Writer / director Justin Simien spends too much time on building up his world around his characters, and while the characters are richly drawn, there’s just too much frill around the edges, and the movie ends up being overlong at a nearly full two hours.
In 1989 an ambitious young woman gets a weave in order to succeed in the image-obsessed world of music television. However, her flourishing career may come at a great cost when she realizes that her new hair may have a mind of its own.
Nebbish, but ambitious and enterprising Anna (Elle Lorraine) is largely overlooked at the black music television station she’s been working hard at for years. It’s partly due to her image, which doesn’t really suit the highly image-conscious industry she’s in, but when the station has a turnover of staff and leadership, the new razor-sharp boss Zora (Vanessa Williams in fine villain form) sees in Anna some possibilities, but her first order to Anna is to get a makeover or find another job. Anna, always cash poor and on the verge of eviction from her crummy apartment, borrows $500 from her parents to get a fancy hair weave at the happening salon in town, and she gets lucky to be seen without an appointment. The hair stylist does a real number on her: real, human hair from India is literally stitched into her scalp like some kind of Texas Chainsaw Massacre torture scene (it’s a tough one for the audience as much as it is for Anna, who passes out from the pain), and when she wakes up she finds herself utterly and completely transformed into a new woman. Her hair makes her beauty shine like it never has before, and since she’s had hair trauma previously as a child, she’s instantly aware and conscious of the fact that she’s undergone a trial and tribulation that was worth it … until the ramifications of her transformation become apparent. Expressly instructed not to use water on her hair, but a special hair tonic instead, Anna leaves, and when she goes to work she makes a big impression with her gorgeous hair. It doesn’t take long for her to begin climbing the social ladder, but simultaneously her hair takes on a life and a will of its own, feeding on blood wherever it can find it. Turns out the tonic she’s been using has pig’s blood in it too! Not entirely aware of her actions, Anna and her bad hair become blood-ingesting creatures, and when her boss Zora realizes what’s going on, we find out that Zora too has “bad hair,” and that’s when Anna comes to understand that their hair is part of an African American myth or legend, and there is only one way to stop it before it completely controls and ruins her life.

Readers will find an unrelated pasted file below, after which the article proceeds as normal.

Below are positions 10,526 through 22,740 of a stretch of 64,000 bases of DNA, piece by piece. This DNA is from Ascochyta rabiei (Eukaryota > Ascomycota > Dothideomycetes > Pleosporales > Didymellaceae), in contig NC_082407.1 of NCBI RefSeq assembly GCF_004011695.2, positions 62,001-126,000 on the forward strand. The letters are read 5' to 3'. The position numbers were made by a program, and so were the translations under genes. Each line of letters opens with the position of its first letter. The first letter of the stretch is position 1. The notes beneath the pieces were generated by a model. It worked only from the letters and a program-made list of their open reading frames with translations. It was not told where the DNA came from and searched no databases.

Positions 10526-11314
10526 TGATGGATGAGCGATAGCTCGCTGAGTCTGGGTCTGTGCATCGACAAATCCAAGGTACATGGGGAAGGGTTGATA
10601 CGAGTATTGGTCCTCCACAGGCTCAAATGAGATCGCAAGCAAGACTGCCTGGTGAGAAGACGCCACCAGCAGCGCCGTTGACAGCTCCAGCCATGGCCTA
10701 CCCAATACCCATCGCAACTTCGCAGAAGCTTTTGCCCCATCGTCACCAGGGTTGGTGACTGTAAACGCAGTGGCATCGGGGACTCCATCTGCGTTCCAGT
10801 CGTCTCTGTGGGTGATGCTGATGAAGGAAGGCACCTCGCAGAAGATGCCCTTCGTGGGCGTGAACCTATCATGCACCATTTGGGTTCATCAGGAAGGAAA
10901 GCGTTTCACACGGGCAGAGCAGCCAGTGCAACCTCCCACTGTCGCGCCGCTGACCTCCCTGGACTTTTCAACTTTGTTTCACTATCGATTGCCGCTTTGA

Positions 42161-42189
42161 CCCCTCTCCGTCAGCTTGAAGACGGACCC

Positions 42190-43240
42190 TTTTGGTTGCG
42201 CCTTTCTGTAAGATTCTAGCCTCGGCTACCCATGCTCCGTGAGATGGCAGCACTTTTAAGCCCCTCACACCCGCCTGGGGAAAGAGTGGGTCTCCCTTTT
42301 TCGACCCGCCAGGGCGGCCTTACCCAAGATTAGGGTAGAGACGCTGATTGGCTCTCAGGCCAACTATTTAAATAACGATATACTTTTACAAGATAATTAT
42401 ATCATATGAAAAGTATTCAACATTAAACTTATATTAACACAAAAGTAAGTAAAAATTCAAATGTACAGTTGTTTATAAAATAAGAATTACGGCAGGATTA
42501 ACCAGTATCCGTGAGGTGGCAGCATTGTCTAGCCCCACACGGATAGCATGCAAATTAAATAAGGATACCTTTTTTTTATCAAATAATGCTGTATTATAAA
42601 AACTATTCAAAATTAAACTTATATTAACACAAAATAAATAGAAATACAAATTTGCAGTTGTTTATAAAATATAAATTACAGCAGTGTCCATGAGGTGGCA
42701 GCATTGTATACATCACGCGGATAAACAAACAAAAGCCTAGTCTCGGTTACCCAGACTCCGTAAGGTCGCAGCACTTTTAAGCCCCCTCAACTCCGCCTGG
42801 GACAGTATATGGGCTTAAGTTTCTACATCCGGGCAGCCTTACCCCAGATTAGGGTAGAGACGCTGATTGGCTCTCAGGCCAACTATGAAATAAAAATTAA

Set in 1989 at the dawn of the hip-hop cultural movement, Bad Hair is a pretty radically unique horror film and social commentary, although its effect is not quite as potent as the Jordan Peel horror films that have been made recently. Writer / director Justin Simien spends too much time on building up his world around his characters, and while the characters are richly drawn, there’s just too much frill around the edges, and the movie ends up being overlong at a nearly full two hours. Some of the special effects and gore gags are fun, and it’s been a long time since I’ve seen a bad hair horror movie. I think the last time was in John Carpenter’s Body Bags.